Professor Miriam Baer Discusses Developments in Compliance on Podcasts, Blogs
Professor Miriam Baer recently appeared on the Business Scholarship Podcast to discuss her latest paper on the emergence of a legal elite in the field of corporate compliance. The podcast is part of a long run of appearances this month by Baer in numerous outlets, where she has provided her insights on corporate crime, compliance, and current events.
On the podcast, hosted by Andrew Jennings of Stanford Law School, Baer discusses her recently published article, “Compliance Elites,” 88 Fordham Law Review 1599 (2020), which Baer presented at Fordham’s 2019 Stein Colloquium on Corporate Lawyering. In the article, Baer evaluates the tendency of firms to hire “elite” chief compliance officers who have enjoyed successful prior careers in private law firms and government enforcement agencies. Although this practice is valuable insofar as it signals a firm’s commitment to build up its compliance function, Baer considers the risk that elite compliance officers, due to their status and history of strong personal performance, may suffer “performance blind spots” that could reduce their ability to detect and assess fraud or other misconduct. Baer closes the paper with practical suggestions on how legal elites can best address and mediate their blind spots.
Baer summarized that article as well as a recent book chapter she authored for the Cambridge Handbook on Compliance, “Designing Corporate Leniency Programs,” in essays posted on Columbia Law School’s Blue Sky Blog and New York University School of Law’s Compliance and Enforcement blog. Her book chapter contrasts two corporate leniency programs that were announced by the Department of Justice around the time period; whereas one of those programs flourished, the other is barely mentioned and has all but disappeared. Baer examines these contrasting programs to identify the design elements that make some programs more successful than others.
Despite the cancellation of large gatherings due to the COVID-19 crisis, Baer has maintained a busy public speaking schedule. Last month, she gave a webinar on criminal liability and the Purdue Pharma litigation for DePaul Law School’s Clifford Symposium on Tort Law and Social Policy (organized by former visiting professor Stephan Landsman). The topic of the Symposium was the legal and public health implications of the opioid crisis, and Baer’s paper focused on the criminal aspects of the Purdue Pharma case.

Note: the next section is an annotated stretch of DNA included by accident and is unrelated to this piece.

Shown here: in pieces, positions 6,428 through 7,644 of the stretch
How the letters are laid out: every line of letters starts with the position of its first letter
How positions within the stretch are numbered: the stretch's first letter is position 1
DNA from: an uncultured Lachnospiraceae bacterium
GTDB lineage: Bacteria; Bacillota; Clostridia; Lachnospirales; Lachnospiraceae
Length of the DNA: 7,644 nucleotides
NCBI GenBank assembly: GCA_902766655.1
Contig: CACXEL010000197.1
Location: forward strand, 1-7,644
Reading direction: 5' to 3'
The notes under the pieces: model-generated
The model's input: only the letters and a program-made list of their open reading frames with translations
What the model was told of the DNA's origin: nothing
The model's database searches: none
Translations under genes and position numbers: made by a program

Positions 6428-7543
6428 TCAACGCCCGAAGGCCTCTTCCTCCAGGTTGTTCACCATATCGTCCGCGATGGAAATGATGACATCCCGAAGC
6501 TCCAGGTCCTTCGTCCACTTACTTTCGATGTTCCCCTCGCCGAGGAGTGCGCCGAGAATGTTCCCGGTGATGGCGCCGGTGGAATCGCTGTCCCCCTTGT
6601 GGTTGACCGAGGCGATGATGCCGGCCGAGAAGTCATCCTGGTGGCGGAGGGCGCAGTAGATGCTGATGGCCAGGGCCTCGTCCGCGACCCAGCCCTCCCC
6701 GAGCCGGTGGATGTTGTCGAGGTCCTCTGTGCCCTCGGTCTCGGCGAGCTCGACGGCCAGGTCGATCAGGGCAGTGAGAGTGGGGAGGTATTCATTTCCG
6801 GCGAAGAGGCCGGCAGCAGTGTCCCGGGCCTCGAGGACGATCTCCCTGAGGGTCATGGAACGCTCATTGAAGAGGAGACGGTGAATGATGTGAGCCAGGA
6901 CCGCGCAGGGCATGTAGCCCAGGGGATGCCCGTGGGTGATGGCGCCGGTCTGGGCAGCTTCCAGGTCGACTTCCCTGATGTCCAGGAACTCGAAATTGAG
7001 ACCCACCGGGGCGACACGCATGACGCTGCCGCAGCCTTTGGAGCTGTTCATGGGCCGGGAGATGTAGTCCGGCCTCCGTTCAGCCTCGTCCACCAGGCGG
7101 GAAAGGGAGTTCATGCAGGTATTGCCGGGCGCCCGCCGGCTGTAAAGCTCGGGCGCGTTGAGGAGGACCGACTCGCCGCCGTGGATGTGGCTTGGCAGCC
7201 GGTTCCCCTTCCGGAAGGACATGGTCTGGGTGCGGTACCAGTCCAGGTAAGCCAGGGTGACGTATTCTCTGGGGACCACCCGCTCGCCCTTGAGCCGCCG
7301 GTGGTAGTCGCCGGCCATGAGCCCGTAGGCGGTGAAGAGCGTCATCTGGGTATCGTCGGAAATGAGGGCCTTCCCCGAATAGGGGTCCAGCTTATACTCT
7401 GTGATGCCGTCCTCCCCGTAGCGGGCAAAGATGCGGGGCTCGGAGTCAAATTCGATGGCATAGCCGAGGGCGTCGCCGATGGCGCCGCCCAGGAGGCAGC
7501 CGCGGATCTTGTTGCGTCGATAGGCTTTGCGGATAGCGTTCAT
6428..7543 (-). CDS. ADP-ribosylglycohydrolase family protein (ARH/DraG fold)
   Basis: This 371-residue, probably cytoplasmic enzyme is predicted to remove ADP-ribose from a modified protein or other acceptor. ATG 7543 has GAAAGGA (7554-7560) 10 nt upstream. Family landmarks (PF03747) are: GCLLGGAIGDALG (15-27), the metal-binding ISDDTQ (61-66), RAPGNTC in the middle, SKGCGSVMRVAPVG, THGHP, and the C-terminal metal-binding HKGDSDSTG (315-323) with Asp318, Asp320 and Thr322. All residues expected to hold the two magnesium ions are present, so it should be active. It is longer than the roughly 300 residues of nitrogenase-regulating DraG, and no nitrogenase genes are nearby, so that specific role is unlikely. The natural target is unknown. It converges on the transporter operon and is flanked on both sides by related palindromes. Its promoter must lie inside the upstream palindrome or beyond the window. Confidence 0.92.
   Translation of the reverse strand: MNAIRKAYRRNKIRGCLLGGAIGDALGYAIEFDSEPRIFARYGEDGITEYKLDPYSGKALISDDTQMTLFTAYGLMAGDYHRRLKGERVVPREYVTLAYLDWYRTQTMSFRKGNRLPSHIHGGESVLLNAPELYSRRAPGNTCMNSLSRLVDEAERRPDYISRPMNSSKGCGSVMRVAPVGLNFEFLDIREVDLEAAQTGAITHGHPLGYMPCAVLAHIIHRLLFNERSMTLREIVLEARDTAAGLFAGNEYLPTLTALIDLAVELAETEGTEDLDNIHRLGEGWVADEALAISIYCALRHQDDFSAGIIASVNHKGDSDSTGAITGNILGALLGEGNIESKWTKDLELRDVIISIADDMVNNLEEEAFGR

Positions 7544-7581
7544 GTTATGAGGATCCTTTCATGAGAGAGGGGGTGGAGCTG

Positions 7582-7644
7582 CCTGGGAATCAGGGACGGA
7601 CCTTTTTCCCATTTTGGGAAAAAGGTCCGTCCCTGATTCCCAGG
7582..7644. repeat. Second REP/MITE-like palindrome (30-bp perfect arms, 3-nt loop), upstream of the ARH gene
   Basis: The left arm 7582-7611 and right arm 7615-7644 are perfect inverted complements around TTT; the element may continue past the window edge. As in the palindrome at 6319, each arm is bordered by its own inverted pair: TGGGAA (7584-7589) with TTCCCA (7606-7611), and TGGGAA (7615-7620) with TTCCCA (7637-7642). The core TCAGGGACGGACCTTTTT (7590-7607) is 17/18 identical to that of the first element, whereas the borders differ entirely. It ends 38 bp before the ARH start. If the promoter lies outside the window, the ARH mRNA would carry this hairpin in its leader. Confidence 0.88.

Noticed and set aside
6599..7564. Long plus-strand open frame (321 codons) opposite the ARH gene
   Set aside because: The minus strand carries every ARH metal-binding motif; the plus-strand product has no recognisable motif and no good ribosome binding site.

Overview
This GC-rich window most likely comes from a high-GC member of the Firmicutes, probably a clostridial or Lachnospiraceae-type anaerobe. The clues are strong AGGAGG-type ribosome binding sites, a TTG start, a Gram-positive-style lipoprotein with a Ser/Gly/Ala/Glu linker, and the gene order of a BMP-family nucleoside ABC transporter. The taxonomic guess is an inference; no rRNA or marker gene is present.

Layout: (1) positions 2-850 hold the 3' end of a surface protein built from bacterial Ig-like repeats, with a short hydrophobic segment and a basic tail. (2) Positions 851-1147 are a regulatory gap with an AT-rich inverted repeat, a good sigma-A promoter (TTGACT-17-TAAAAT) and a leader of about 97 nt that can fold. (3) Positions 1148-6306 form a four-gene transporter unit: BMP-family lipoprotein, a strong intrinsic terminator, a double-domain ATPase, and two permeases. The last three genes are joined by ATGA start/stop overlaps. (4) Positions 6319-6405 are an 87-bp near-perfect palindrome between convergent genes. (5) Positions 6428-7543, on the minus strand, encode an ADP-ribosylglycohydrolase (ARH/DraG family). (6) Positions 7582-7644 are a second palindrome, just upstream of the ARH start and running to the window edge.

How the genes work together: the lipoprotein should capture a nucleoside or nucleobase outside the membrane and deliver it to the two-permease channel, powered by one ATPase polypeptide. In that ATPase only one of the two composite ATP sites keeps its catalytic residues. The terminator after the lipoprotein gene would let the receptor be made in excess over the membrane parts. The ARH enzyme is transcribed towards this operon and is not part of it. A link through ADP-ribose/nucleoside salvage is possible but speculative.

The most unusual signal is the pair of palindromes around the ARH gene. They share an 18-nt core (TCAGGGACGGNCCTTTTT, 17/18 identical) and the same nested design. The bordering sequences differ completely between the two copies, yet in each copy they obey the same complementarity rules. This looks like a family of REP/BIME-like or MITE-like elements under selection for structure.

This month, Baer presents a new paper, which is forthcoming in the Minnesota Law Review, at the National Business Law Scholars Conference, hosted online by the University of Tennessee College of Law. Baer’s piece discusses constitutional criminal procedure’s relationship with corporate and regulatory enforcement.
Earlier in May, Baer was heavily quoted on developments in two high-profile federal fraud cases. In Vox, she weighed in on the Michael Flynn/Russia investigation. In the New York Post, she elaborated on the tangential repercussions of the U.S. Supreme Court’s decision in the “Bridgegate” case on the ongoing prosecution of Mossimo Giannulli and Lori Loughlin as part of the “Varsity Blues” investigation.
At the Law School, Baer is associate director of the Center for the Study of Business Law and Regulation and teaches in the areas of corporate law, white collar crime, criminal law, and criminal procedure. She has been a frequent commentator on legal issues related to the Mueller investigation and other high-profile matters.
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